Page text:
12:30p.m.—As work winds down on two lightning-caused, tundra fires in southwest Alaska, firefighters are bracing for fires in other parts of the state that are drying out.
Red Flag Warnings for high fire danger have been issued today for the eastern Alaska Range, Deltana and Tanana Flats, and the Upper Tanana Valley/Fortymile country due to high winds. Gusts of 55-60 mph are expected in the flats of the eastern Alaska Range and 30 mph gusts are forecast for the Fortymile country near Tok.
Firefighters in Fairbanks on Monday acted quickly to catch a fire that appears to have been started by a lightning strike during a storm the day before. The 10-acre Standard Creek Fire was reported by a Division of Forestry prevention unit on patrol in the area just after 2 p.m. about a mile off Standard Creek Road, a logging road about 15 miles south of Fairbanks.
Air tankers and a helicopter equipped with a bucket quickly responded and dropped retardant and water on the fire while waiting for ground troops to arrive. A load of smokejumpers was dropped on the fire and immediately began cutting a saw line around the fire, which was actively burning in black spruce. The White Mountain Type 2 Initial Attack Crew and Fairbanks Type 2 Crew joined the effort and crews worked late into the night to get saw line cut around most of the fire before bedding down at around 2 a.m. Monday. The plan today is to demobilize the smokejumpers while crews continue monitoring line around the fire while working the inside of the perimeter. Crews expect to get saw and hose lines around the entire fire today and plan to have it contained before the end of shift.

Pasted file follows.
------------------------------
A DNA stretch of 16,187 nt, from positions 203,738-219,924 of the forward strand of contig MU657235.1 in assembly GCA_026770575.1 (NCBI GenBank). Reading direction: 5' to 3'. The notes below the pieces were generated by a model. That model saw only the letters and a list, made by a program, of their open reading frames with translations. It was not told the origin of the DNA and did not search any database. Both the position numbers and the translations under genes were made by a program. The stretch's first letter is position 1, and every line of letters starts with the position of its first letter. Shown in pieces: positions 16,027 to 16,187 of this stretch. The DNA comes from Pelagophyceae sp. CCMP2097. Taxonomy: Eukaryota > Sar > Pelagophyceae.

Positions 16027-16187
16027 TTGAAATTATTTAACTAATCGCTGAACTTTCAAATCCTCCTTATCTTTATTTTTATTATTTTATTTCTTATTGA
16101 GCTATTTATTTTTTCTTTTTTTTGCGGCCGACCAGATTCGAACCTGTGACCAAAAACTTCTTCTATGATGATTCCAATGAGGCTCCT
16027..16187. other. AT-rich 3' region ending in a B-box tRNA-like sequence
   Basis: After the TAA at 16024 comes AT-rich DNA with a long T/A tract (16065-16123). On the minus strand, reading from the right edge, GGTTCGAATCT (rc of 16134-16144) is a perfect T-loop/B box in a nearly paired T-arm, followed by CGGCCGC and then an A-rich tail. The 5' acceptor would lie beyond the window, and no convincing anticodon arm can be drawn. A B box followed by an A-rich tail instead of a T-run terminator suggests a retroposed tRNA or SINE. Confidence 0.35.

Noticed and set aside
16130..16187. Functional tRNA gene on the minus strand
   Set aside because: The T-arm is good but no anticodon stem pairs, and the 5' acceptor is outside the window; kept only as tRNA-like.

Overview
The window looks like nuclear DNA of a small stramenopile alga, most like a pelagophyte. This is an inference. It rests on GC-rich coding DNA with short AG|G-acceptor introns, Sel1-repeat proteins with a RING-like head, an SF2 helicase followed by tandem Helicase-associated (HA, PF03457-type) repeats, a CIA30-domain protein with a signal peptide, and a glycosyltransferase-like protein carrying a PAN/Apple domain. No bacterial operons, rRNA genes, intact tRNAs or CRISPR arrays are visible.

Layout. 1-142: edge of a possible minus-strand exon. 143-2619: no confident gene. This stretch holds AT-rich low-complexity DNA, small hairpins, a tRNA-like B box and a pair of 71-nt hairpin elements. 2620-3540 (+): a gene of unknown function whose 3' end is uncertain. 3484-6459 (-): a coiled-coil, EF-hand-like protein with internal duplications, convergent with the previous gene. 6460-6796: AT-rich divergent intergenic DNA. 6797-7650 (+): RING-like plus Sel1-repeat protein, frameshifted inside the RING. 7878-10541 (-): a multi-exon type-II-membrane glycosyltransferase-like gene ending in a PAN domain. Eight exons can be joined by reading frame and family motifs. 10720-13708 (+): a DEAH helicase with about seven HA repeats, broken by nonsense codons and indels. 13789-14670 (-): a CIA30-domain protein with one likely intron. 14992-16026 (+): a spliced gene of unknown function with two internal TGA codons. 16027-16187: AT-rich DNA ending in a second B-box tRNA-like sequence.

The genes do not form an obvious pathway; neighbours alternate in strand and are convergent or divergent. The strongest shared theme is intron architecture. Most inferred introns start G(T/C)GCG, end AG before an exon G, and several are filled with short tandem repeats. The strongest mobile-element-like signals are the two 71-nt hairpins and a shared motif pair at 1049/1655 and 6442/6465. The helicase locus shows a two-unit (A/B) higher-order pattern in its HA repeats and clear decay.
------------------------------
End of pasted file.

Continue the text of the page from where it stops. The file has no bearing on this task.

There are only three other fires currently being staffed in Alaska and crews are conducting mop-up operations on each.
The last two crews working on the 25,260-acre Bogus Creek Fire in southwest Alaska will be released from that fire today. Fire managers flew over the fire on Monday and observed moderate fire behavior with some creeping and little open flame. The Pioneer Peak and Chena interagency hotshot crews worked to secure line on the eastern flank of the fire. Two smokes were identified on the western side of the fire on Bogus Creek. A small squad of the Chena crew was put in place to work the smokes in coordination with bucket work from a helicopter.
The Bogus Creek Fire was the biggest of about a dozen fires in southwest Alaska that were caused by lightning strikes on May 31. Another one of those fires, the 14,827-acre Whitefish Lake 1 Fire, was completely demobilized on Monday and placed in monitor status after firefighters spent a week suppressing it. A Temporary Flight Restriction remains in place over the Bogus Creek and Whitefish Lake 1 fires. For more information on temporary flight restrictions go to http://tfr.faa.gov/tfr2/list.html.
Fire managers are planning to pull all personnel off the 249-acre Innoko River Fire east of Grayling on Wednesday. That fire was started by lightning on June 3. On Monday, the 15 personnel working the fire completed mopping up to 200 feet in on both sides of the perimeter and gridded both black and green areas for heat. The plan is to consolidate all supplies today and pull hose for demobilization Wednesday.
The only other fire staffed in the state is the 2,902-acre Seventymile Fire near Eagle in eastern Alaska. The 28 personnel remaining on that fire, which includes the Midnight Sun Interagency Hotshot Crew, continued to work hot spot areas on the east and west flanks identified from an infrared flight on Sunday. The fire received light precipitation overnight Sunday and fire activity on Monday was described as minimal and smoldering in the duff.
To date this season, 234 fires have burned a total of 50,822.2 acres in Alaska.